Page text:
As Frustration Mounts, Will October's Storm Change State Policy?
In the audio embedded here, you'll hear Wednesday afternoon interviews with Gov. Danel P. Malloy, energy and environment commissioner Dan Esty, a vice-president for CL&P, an electrical workers' union official, a key state legislator and a consultant on how utilities can change their infrastructure to make it more storm-resistant.
Grumbling about the performance of Connecticut Light & Power restoring utilities after a storm is an ingrained state hobby in Connecticut, but allegations and reports made in the last 24 hours make it look, for the first time, as if there are some real reasons to call the company on the carpet.
The Hartford Courant reported some of the contractors who did power restoration work after Tropical Storm Irene had not been paid by CL&P and that, in some cases, those companies sent their crews somewhere else this time.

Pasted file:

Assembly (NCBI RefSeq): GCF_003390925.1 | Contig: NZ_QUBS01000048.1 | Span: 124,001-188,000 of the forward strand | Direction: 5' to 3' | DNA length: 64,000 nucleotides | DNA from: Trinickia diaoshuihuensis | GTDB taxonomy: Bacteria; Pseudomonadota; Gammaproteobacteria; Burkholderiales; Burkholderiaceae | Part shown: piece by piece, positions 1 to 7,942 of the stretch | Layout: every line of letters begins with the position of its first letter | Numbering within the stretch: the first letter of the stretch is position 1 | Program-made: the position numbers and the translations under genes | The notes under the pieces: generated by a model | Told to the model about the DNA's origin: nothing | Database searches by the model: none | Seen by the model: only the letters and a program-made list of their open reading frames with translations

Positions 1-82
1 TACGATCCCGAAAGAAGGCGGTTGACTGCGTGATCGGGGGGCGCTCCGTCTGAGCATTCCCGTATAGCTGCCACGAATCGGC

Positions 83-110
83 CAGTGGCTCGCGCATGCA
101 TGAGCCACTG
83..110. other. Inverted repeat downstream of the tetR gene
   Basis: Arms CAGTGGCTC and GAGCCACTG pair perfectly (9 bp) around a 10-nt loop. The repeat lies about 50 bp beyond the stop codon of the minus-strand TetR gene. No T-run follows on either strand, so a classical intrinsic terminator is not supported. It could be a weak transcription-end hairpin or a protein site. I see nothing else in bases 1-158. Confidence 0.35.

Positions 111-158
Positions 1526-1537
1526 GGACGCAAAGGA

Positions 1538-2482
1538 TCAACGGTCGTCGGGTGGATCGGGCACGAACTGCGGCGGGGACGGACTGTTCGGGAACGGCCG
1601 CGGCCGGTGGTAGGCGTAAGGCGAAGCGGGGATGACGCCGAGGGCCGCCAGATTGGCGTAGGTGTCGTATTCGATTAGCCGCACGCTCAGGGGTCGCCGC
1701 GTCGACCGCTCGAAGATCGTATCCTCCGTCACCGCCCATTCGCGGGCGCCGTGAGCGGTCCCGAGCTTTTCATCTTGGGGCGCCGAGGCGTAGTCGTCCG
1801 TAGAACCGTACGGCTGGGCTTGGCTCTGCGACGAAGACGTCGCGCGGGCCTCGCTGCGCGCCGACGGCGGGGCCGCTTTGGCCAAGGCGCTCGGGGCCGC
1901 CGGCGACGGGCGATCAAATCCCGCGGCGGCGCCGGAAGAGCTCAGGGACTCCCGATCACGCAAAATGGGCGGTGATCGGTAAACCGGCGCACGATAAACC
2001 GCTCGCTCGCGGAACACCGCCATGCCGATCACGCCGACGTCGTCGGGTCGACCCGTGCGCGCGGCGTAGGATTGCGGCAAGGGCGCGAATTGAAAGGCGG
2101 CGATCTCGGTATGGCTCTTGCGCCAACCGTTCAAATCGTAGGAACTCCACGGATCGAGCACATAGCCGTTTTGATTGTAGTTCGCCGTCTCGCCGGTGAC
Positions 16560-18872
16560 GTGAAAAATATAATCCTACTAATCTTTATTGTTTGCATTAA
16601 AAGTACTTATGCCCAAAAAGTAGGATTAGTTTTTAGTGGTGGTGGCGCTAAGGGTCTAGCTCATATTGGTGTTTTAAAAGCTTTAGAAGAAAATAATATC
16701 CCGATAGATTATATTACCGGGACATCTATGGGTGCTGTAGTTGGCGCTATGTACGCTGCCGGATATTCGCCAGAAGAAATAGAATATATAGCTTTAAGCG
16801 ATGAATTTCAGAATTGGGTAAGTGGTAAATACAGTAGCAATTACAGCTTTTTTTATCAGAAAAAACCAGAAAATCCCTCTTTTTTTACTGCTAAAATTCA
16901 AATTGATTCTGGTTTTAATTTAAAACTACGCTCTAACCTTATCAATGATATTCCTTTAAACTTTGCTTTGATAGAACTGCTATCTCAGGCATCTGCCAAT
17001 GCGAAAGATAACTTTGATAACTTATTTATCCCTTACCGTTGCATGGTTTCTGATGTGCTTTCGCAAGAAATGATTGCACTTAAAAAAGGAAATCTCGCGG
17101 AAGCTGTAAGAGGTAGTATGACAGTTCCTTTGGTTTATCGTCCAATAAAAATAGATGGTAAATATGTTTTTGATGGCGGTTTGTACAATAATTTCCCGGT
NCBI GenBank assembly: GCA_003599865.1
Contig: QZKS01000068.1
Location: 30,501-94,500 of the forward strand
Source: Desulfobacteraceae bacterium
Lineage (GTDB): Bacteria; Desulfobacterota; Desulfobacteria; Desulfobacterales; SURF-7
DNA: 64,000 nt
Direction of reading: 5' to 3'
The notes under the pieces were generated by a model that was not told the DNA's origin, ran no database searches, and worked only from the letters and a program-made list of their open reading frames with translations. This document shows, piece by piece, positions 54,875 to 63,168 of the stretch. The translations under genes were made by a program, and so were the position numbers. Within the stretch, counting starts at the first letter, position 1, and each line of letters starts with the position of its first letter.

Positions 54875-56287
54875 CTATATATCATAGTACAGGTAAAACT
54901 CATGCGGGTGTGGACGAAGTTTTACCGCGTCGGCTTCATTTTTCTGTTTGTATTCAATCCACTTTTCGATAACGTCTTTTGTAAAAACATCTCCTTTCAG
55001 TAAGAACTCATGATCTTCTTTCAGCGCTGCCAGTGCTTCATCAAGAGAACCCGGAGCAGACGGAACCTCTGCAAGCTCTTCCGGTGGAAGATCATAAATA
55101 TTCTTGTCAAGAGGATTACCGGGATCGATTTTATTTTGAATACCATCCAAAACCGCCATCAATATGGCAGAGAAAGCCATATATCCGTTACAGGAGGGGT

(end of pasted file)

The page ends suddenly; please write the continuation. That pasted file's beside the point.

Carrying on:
There are also conflicting statements from CL&P about whether the company has a policy against "reserving" crews before a storm by paying them to be on standby. The Courant raised questions about why other utilities are slow to help Connecticut.
Meanwhile, a spokesman from the electrical workers union at CL&P says the company doesn't have enough linemen to keep up with normal repairs. So, forget about a big storm.
Listen to the audio about to hear Governor Dannel Malloy, DEEP Commissioner Dan Esty and representatives from tCL&P and the Electrical Union Local 420.
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